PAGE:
Water Well Journal

October 2016

Water Well Journal

Issue link: http://read.dmtmag.com/i/728580

Contents of this Issue


Page 62 of 90

I n this installment of The Water Works we will expand upon our example pump selection with some additional technical considerations, as well as examine which option for flow control is best—a variable frequency drive or an inline control valve. As a reminder, this example was based on the initial use of a vertical turbine pump (VTP) with 150 feet of 6-inch × 1- inch column and lineshaft setting, installed in a 250-foot-deep well and capable of supplying water to a new subdivision with a projected average-day demand of between 35,000-40,000 gallons per day and a maximum day demand estimated between 90,000-95,000 GPD. In this case, this translates to three separate design flows: 156 GPM for the calculated minimum flow for average day consumption, 392 GPM for the system's maximum day demand, and 500 GPM for the combined duty of irrigation demand coincident with the maximum day demand. The majority of each separate demand is estimated to occur over a period of just four to five hours per day. We will detail much of the remaining well pump selection criteria, including the economic analysis prepared to justify the pump selection along with the flow control method. Two additional points must be made. Usually on most water system designs the source pump (well or booster pump) capacity is based on a singular primary condition of service (COS) since interim storage or additional sources are gener- ally planned to be available to supply any relative shortage of production. However, on a water system design where there is little or no storage and a single source planned such as this ex- ample, I try to efficiently plan the well and pump, considering the full range of demands, and design the pump around the mid-range flow with the pump hopefully capable of extending out to the maximum demand and also working comfortably at the lowest projected flow rate. In this example, I determined designing the VTP for the maximum flow rate of 500 GPM was the most practical. Finally, even though we have tried to design the pump to be as efficient as possible at all three duty points, the reality is water systems do not operate on a specific timetable with predictable flow rates throughout a given day. The fact of the matter is virtually all potable water systems, including this example, can conceivably need to provide anywhere between an almost zero flow rate (usually coinciding with the demand that occurs in the middle of the early morning hours, 2-4 a.m.) up to the maximum demand that can occur during the peak water demand period while grounds irrigation is also required. In these cases, the system designer must carefully evaluate each individual water system demand and decide if a means of flow control or water storage equipped with booster pumping is required to provide water during the low or high demand periods or if the pump can safely operate at the projected low flows. In most cases some type of interim low-flow provisions must be incorporated into the system design, such as a second pump not only to save wear and tear on the primary well pump and related components, but also to save the higher power costs associated with this type of relatively inefficient operation. In our example, where the water system will be connected to a supplementary and backup water supply, we have deter- mined the well pump should be designed for all of the pro- jected system demand conditions, although we also know the water system will at times only require a demand of 20 GPM or less. For this reason, as a prudent designer, we have in- formed our client that an additional device and a moderate volume of water storage, likely in the form of a hydropneu- matic pressure vessel, is warranted to be added to the installa- tion to protect the pump and system against these low flows and extreme pump cycling conditions. The two choices we are examining for flow control for our imaginary client are a variable frequency drive (VFD) or a control valve (CV). A thorough analysis and review of both types of flow control devices were outlined in the October and November 2003 issues of Water Well Journal ("Control Valves vs. Variable Frequency Drives: Facts and Fallacies"). Please refer to these two columns for a full discussion of the backgrounds and associated pros and cons of each method. The Example Design In the last installment of The Water Works, from a careful and complete review of four potential vertical turbine pumps, we selected Pump #1 as our well pump. The efficiency of our ED BUTTS, PE, CPI THE WATER WORKS ENGINEERING OF WATER SYSTEMS Part 13—Vertical Turbine Pump Design (3) WATER WORKS continues on page 60 This will help the designer and client make informed judgments on a potential purchase well before it is actually made. waterwelljournal.com 58 October 2016 WWJ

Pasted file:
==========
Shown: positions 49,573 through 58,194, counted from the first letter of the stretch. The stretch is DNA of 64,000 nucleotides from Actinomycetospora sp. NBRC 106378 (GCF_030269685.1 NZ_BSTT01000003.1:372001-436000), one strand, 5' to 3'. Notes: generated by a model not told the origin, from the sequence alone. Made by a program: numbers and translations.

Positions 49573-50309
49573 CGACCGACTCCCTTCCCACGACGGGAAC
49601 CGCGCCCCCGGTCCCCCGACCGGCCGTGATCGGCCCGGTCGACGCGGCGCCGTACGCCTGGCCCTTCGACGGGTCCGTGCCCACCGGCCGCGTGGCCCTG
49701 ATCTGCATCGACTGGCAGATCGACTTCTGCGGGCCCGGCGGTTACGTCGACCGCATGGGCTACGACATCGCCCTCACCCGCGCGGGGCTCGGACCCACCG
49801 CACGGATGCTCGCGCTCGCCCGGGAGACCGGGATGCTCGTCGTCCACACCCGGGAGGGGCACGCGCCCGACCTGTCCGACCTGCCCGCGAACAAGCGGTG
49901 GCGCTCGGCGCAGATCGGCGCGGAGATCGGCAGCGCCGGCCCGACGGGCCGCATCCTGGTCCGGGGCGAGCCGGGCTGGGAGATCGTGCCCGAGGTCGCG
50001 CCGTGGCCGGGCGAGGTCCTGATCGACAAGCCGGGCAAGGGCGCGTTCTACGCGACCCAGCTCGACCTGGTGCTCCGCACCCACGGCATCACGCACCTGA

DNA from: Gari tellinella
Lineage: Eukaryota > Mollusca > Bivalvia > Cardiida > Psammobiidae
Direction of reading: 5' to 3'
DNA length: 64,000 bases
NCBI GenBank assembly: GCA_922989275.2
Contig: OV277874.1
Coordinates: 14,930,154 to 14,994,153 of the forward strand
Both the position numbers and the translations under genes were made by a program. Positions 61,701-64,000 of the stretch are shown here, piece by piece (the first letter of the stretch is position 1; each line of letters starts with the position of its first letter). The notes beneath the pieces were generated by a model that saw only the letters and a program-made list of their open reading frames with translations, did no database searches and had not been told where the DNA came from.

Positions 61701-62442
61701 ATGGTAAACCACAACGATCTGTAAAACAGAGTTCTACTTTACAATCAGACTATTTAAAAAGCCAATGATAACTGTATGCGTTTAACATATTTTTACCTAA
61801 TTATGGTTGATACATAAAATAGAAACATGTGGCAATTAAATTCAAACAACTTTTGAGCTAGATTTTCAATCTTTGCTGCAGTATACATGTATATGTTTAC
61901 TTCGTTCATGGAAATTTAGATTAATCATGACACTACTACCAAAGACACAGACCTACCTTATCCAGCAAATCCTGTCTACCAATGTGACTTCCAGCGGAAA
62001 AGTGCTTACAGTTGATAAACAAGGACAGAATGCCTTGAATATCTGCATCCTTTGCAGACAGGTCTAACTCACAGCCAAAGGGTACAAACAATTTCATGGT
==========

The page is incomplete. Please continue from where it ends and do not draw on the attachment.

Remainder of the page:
Articles in this issue

Links on this page

Archives of this issue

view archives of Water Well Journal - October 2016